Wednesday, August 20, 2008

DOH-mer Of The Week- Uneven Bars

To be uneven is to be unbalanced. It is a show of difference between one item and another. It is lopsided, inexact, irregular and unaligned. It is unequal, erratic, and weighted to one side. Uneven is a stanchion of gymnastics, along with the judging of Olympic games. Support for the home banner of stars and stripes may sometimes cast a false illusion of unfairness. But even through the dense fog of patriotism, it is evident when fleecing occurs.

In 2004, a Russian gymnast by the name of Svetlana Khorkina criticized the Olympic judging in Athens, claiming a show of favoritism towards the U.S. She followed up her statement by falling from the uneven bars and landing on her ass. And on a scale of comedic value, I would have given the bitch a “10”. Now I find myself in her position, and prepared to play the whiney bitch role, as 4 years later we move across the world.

Beijing is revisited, and this focus is on women’s (little girls) gymnastics. Here we’ll see athletes that have been training from the youngest of ages, sacrificing youth in search of perfection. We’ll then see them compete in an event where the score of “10” is nonexistent, letting each know they are less than perfect. Olympic Games are supposed to be free of politics, yet too often it’s politics deciding the order on a medal stand. And though champions are determined by a subjective judging system, the IOC should do a better job of masking favoritism and having it not appear so blatant.

The puberty of America finished with 8 medals, edging the Chinese toddlers by 2. But I believe it was “home cooking” that even made it close, unfairly awarding greater points for lesser Chinese routines. Drawing this conclusion was easy, as I watched judges hesitate to post scores. The wait should never be lengthy, when determining the individual score for one performance. The long pause between end of performance and the posting of an actual score can only occur if you take the time to compare other scores to determine just how much needs to be given to boost one girl above another or allow another girl to fall. It moved to a new level of embarrassment, as the crowd grew restless, and an IOC official had to approach the judges to inquire about the delay in posting a score for America’s Nastia Lukin. The fix was on, and Lukin was robbed. And the thievery wouldn’t end, as Lukin drew a tie for first on uneven bars, but receives a silver medal, based on a rare tie-breaking rule used by the IOC, despite the better performance. Yes, that’s my subjective take. Her performance was “better”.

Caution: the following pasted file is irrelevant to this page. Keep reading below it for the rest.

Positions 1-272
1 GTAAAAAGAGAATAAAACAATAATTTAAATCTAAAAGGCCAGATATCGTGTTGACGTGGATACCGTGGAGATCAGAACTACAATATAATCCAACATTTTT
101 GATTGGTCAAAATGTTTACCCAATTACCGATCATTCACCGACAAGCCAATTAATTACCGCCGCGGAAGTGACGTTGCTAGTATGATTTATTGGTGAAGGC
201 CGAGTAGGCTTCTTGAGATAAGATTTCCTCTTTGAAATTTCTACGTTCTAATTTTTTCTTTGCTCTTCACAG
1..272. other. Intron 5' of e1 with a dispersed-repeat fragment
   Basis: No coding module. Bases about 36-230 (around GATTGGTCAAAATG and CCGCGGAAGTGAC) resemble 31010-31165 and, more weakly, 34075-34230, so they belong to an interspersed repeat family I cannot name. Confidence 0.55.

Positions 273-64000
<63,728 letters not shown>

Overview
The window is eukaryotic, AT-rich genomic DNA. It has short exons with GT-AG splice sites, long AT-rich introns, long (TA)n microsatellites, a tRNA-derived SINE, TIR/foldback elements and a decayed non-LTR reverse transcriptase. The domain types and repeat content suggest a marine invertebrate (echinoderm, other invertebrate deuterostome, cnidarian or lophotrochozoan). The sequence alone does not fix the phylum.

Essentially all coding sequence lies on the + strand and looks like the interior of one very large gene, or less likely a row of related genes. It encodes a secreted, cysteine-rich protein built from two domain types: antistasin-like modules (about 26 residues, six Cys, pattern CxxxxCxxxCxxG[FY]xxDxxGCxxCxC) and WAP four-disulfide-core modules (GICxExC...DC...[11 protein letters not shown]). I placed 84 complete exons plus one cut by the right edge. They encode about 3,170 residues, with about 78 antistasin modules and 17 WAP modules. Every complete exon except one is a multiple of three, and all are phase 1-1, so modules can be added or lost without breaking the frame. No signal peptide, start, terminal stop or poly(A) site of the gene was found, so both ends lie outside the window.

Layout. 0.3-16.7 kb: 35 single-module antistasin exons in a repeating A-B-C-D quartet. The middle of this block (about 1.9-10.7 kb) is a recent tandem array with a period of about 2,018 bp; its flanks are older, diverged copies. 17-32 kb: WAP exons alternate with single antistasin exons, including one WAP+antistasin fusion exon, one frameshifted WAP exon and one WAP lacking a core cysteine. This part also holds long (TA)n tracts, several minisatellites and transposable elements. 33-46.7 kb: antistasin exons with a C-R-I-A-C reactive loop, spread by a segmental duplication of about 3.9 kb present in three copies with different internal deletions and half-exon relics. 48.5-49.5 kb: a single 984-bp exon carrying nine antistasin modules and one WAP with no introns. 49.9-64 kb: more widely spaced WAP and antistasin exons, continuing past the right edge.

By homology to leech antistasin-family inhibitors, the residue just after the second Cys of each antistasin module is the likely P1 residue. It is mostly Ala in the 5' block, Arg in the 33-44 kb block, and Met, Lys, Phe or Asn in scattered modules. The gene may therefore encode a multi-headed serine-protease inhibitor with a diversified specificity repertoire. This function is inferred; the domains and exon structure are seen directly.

There is no true measure to determine the greatness of a performance, when the system is based on opinions. It isn’t opinion that Usain Bolt is the fastest man in the world. It’s factual, based on head to head competition on a track. But gymnasts don’t race to the end of a beam, launch themselves higher on a vault or swing faster on bars. It’s all based on who likes you and who does not. But as subjective as it may be, the IOC has allowed unfairness to be more obvious, unlike the subjective voting of college football’s BCS or beauty pageants, that will at least cloud the favoritism behind a screen of smoke. Women’s gymnastics in the Summer and women’s figure skating in the winter. Two popular Olympic events, and two events swirling with more controversy than any other. Let’s go back to the days of just holding up a scorecard, when it all "appeared" to be fair. Scores were immediate, and leader boards changed just as quickly. The more you allow judges to prolong their decisions, the more focus will appear on that eventual score, sending ripples of scam throughout the world. This is something that hasn’t been fixed, and has been improperly addressed with new scoring methods. And for this, my DOH-mer belongs to the IOC. They can now go ahead and thank all the little people (judges) that made this possible. Just don't thank God or mention Jesus Christ, unless you want to be deported from the country before the games are complete.

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